It’s Never Too Early to Think About Privacy

The collection, use and disclosure of data is increasingly a key issue for businesses of all types, industries, sizes and locations.  Managed well, data can be an important or even critical business asset.  In contrast, a lack of adequate planning and preparation about data privacy and security can have long-term implications for a business, effectively limiting how it can use and share information, and in the worst situations, can result in significant liability and negative publicity.

Companies should consider adopting a privacy by design approach and integrating privacy considerations into their business model as early as possible.  As we have seen recently, even powerhouses like Google face complications when implementing privacy policy changes once data has already been compiled.  Of course, even the most well constructed privacy programs will likely need to adjust over time as laws, technology and business practices change, but planning ahead may help to avoid major overhauls that may result in consumer backlash or worse.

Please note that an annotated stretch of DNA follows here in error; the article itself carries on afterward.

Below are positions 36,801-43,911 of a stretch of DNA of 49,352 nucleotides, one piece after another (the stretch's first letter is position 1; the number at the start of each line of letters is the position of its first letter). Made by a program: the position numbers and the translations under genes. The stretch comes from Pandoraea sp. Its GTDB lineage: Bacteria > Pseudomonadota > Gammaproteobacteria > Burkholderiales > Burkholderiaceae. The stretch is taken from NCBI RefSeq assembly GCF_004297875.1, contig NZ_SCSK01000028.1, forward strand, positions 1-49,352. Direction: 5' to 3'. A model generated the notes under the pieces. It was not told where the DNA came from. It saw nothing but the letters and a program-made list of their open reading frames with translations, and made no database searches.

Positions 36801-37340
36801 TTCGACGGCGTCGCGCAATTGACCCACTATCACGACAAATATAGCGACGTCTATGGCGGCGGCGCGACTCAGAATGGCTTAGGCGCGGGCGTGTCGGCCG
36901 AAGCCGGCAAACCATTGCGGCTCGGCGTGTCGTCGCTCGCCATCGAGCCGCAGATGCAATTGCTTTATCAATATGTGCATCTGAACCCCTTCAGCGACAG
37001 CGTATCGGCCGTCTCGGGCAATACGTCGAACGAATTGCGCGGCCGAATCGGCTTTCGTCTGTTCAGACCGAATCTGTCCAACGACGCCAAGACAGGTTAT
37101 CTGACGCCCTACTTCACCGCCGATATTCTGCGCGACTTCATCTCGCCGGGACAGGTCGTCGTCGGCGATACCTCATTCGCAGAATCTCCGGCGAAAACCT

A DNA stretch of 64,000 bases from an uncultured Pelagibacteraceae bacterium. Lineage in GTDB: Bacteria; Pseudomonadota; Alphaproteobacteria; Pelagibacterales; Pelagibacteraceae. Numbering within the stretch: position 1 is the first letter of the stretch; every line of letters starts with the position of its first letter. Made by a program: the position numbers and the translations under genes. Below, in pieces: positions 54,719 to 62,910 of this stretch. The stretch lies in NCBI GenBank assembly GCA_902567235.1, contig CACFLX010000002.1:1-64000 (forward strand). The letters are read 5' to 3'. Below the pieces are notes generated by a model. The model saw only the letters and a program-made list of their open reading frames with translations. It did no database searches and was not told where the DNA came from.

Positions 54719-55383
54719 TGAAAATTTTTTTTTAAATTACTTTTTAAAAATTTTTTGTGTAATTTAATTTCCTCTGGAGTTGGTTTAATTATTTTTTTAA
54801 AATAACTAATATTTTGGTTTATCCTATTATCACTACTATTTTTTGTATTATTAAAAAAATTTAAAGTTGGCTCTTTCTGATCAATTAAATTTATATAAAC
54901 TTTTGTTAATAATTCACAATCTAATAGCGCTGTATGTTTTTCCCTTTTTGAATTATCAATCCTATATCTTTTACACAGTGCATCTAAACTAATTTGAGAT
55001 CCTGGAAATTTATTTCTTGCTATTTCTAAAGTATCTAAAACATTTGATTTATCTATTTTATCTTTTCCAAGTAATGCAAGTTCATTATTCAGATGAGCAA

Privacy planning involves far more than drafting and posting a privacy policy.  Depending upon the nature of the business and the types of data that it uses, attention may need to be directed to: (i) disclosures made to consumers and other data subjects; (ii) internal policies and training; (iii) information security; (iv) agreements with vendors and service providers; (v) data sharing arrangements; and (vi) marketing initiatives and other key areas.

Effective privacy planning is not a quick or easy task.  However, taking the time to think about privacy early on and developing a comprehensive strategy to guide the company through its lifecycle will undoubtedly pay off.

This post on Compliance and Data Security was authored by Jacqueline Klosek.

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